This morning, Attorney General Jeff Sessions visited the US-Mexico border in Nogales, Arizona, to announce a new get-tough approach to immigration enforcement, directing federal prosecutors to pursue harsher charges against undocumented immigrants. "For those that continue to seek improper and illegal entry into this country," Sessions said, "be forewarned: This is a new era. This is the Trump era."
In his remarks, Sessions said nonviolent immigrants who enter the country illegally for a second time will no longer be charged with a misdemeanor—they'll be charged with a felony. He also recommended that prosecutors charge "criminal aliens" with document fraud and aggravated identity theft, which carries a two-year minimum sentence. In January, President Donald Trump expanded the definition of which immigrants can be considered "criminal" to include anyone who has committed "a chargeable criminal offense," which could include sneaking across the border.
As he proposed stiffer penalties for nonviolent immigrants, Sessions also targeted gangs and cartels "that turn cities and suburbs into war zones, that rape and kill innocent citizens and who profit by smuggling poison and other human beings across our borders." Invoking unusually severe language in the written version of his announcement, Sessions proclaimed, "It is here, on this sliver of land, where we first take our stand against this filth."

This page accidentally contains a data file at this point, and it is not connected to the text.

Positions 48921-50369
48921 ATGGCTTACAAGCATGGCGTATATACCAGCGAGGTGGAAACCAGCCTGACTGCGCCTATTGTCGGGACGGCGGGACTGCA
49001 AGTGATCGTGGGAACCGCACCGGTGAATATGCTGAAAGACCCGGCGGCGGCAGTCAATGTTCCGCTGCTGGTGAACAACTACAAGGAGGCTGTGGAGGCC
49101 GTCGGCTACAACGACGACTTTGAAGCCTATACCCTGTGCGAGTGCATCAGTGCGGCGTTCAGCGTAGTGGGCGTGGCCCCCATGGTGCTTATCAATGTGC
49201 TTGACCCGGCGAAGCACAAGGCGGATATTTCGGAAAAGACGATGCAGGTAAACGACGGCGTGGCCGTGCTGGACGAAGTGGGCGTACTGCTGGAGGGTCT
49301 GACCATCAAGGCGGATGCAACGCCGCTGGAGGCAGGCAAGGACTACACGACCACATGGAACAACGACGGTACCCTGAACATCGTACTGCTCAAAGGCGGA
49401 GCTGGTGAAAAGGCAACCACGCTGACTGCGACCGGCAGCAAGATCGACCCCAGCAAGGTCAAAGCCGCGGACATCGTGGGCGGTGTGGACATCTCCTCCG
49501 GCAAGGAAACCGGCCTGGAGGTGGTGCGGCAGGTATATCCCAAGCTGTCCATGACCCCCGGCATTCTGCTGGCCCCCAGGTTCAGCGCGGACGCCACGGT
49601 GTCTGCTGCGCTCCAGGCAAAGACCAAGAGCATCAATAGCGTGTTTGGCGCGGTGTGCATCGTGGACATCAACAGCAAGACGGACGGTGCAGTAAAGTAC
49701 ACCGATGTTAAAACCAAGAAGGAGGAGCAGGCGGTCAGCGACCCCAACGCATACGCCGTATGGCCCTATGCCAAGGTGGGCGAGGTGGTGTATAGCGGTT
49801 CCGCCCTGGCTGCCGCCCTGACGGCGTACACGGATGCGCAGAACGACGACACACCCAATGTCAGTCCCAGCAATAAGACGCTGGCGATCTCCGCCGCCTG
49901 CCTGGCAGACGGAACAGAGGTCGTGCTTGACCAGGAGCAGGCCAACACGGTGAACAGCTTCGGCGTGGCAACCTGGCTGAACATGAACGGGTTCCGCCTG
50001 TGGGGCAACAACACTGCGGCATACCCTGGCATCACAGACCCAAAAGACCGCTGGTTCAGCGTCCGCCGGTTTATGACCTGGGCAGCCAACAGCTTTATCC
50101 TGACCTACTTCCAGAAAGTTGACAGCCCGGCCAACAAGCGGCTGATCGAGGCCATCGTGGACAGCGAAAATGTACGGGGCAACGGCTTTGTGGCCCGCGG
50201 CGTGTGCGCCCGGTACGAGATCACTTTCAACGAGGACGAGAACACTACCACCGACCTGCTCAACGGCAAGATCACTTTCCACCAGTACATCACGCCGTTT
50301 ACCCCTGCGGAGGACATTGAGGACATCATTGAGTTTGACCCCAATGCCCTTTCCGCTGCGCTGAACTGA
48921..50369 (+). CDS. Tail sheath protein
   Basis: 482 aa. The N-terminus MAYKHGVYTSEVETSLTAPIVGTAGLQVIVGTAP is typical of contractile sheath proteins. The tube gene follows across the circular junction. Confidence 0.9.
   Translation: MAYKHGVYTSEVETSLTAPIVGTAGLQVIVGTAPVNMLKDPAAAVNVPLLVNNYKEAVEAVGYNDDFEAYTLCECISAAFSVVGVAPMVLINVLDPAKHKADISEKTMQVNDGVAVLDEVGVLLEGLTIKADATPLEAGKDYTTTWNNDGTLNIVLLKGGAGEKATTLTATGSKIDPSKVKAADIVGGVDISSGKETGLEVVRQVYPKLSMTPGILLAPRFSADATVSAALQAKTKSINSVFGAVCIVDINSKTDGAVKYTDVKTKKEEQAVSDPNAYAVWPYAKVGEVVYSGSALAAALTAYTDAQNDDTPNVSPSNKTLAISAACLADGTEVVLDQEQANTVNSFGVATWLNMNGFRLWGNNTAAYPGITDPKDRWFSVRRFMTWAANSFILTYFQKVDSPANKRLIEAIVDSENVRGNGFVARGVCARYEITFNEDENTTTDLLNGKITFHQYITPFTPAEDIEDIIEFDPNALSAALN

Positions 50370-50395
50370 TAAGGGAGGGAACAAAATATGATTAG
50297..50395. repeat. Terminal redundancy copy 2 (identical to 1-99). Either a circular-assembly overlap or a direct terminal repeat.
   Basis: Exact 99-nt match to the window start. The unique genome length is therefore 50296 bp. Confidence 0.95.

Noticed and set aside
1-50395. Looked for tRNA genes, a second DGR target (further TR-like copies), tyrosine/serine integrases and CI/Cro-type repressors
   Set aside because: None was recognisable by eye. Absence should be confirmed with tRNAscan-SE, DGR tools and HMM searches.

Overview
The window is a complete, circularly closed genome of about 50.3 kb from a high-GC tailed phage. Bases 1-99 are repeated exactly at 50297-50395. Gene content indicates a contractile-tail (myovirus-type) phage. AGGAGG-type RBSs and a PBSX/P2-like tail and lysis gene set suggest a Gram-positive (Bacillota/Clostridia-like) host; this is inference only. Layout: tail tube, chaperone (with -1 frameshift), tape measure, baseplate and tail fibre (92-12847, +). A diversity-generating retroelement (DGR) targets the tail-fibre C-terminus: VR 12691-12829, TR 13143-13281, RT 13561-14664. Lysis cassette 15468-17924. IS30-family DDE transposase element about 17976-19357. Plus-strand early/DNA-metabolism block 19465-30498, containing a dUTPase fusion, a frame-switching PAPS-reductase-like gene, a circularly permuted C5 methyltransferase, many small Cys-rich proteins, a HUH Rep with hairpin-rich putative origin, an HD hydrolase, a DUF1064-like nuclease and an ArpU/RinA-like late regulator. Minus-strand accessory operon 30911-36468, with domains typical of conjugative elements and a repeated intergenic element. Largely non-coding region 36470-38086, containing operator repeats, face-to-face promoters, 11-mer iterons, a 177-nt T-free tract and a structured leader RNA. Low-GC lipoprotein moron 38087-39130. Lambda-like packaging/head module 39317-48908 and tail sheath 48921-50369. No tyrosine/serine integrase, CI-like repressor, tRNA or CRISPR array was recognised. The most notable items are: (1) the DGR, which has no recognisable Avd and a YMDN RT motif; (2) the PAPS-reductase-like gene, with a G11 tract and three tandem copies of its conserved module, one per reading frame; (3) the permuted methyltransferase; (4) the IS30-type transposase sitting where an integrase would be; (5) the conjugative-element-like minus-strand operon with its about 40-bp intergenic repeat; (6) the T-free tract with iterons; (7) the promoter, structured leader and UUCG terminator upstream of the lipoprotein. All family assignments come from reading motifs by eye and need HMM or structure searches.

In contrast to the dire picture Sessions painted, crime rates in American border cities have been dropping for at least five years. Even after a year of increased violent crime—which officials said had nothing to do with cartels or spillover violence—El Paso, Texas, is among the safest of its size in the nation.
Sessions also promised to hire 125 new judges to address a backlog of immigration cases and prioritized the prosecution of offenses such as assaulting immigration authorities and smuggling more than three undocumented immigrants into the country. He urged prosecutors to crack down on people who reenter the United States after being deported. "The lawlessness, the abdication of the duty to enforce our immigration laws, and the catch and release practices of old are over," Sessions stated.
Frank Sharry, the executive director of America's Voice Education Fund, an immigration reform advocacy organization, issued a rebuke of Sessions' statement. "Attorney General Sessions is grandstanding at the border in an attempt to look tough and scare immigrants. It's yet another example of the Trump Administration treating all immigrants as threats and as criminals."